16. Collaborative Law Process • The hallmark of collaborative law is the use of four-way meetings, meetings between the two clients and both of their lawyers. • Other professionals, such as divorce coaches, child specialists and financial planners may also assist the parties. • The issues to be resolved are framed by the clients rather than by specific family law statutes. This allows the parties to work towards resolution by concentrating on the issues that lie at the heart of the matter.

  17. Full Disclosure Critical to Collaborative Process • The collaborative law process requires complete disclosure by the parties. If a lawyer learns that his or her client has withheld or misrepresented information, and continues to withhold or misrepresentinformation, then the lawyer is obligated, by the terms of the Participation Agreement, to withdraw from the collaborative process and let the lawyer for the other party know that the collaborative process is at an end. • It is not necessary to disclose why the process is at an end as the rules of solicitor/client privilege and the code of professional conduct apply.

  18. Two Types of Traditional Positional Bargaining in Family Law • Dialogue Between Counsel; and • Litigation

  19. Dialogue Between Counsel: Style • The approach of the lawyer towards traditional bargaining with the other side will be influenced by the facts at hand, by the instructions of the client and by the lawyer’s own individual style. • Ultimately the lawyer is guided by professional judgment, obligations to the Court, the profession and the client. • Not every client/lawyer match works. Occasionally, a lawyer and client are at odds about approach, the client will not accept the lawyer’s advice or they have difficulty communicating effectively. • If the lawyer withdraws, he or she must first ensure that the client’s interests are not prejudiced, and that any change in retainer occurs ina timely way so that the other party, opposing counsel and the Court are in no way inconvenienced.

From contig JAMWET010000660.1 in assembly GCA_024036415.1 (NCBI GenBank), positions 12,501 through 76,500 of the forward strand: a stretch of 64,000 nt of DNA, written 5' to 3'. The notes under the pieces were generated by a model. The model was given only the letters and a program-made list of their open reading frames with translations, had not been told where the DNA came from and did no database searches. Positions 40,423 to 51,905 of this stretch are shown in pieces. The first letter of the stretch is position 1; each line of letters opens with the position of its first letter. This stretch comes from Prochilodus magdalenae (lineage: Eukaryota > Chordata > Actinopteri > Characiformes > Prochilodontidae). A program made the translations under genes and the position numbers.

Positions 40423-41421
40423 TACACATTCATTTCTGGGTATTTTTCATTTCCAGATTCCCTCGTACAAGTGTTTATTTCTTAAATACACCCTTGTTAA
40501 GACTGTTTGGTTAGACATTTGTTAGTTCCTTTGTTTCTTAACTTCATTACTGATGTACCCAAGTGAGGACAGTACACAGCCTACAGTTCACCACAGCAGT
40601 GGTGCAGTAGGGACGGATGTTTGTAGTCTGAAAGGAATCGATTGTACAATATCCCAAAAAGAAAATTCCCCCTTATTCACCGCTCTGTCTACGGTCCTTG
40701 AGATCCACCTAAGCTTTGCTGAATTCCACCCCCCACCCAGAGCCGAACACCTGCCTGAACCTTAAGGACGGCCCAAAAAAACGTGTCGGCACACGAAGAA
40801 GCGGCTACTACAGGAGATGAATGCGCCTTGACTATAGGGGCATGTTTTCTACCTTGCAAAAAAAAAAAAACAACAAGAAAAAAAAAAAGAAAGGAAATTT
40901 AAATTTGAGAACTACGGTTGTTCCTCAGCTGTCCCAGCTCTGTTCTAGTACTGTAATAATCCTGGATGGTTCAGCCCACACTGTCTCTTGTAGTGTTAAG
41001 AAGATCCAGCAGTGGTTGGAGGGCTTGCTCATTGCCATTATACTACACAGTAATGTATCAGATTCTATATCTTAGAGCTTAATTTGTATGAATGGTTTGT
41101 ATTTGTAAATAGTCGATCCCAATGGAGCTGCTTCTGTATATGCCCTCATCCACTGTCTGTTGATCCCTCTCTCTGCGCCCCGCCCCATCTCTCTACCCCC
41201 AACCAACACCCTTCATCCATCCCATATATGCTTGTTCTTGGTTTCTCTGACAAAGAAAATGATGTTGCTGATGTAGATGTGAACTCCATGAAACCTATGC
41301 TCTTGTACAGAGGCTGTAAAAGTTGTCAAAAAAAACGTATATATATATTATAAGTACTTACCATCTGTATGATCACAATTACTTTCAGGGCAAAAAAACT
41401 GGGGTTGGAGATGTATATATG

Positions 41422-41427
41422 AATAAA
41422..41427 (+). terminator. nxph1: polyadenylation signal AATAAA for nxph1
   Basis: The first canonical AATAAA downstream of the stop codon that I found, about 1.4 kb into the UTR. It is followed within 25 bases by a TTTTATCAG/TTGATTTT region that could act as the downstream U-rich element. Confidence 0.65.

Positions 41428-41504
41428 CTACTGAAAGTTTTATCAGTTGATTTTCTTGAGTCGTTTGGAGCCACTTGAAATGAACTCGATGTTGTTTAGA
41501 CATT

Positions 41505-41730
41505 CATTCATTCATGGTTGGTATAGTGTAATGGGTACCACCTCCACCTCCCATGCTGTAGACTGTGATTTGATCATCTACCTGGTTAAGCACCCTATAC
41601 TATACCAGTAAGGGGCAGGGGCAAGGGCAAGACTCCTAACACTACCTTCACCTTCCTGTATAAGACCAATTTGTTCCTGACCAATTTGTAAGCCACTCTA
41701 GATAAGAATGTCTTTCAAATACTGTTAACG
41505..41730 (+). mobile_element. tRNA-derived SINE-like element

20. Dialogue Between Counsel: Process • The client is first asked to sign a retainer agreement setting out the business terms of hiring the law firm

  21. Dialogue Between Counsel: Process Cont. Initial Letter to Other Side • At the outset, particularly when the other side is not yet represented, it is typical to send out a letter advising the other party of the retainer. The letter often: • invites the other party to provide financial disclosure by completing a Form 89 (a statement of assets, liabilities, income and expenses under oath); • suggests that they may be interested in participating in either collaborative or mediation process; • provides informational materials related to mediation or collaborative law to them, and • invites them or their lawyers to contact them. • Frequently, this initial letter will result in a telephone call from another lawyer indicating they have been retained or act on behalf of the other party.

  22. Dialogue Between Counsel: Process Cont. Exchange of Information • The exchange of sworn financial information is an important first step in any file. Many lawyers make it their practice to require a sworn financial statement in every case. • Basic supporting documentation is also requested, allowing the lawyer to cross-reference the material on the sworn financial statement. • Eg. include Notices of Assessments, tax returns, financial statements, valuation reports etc.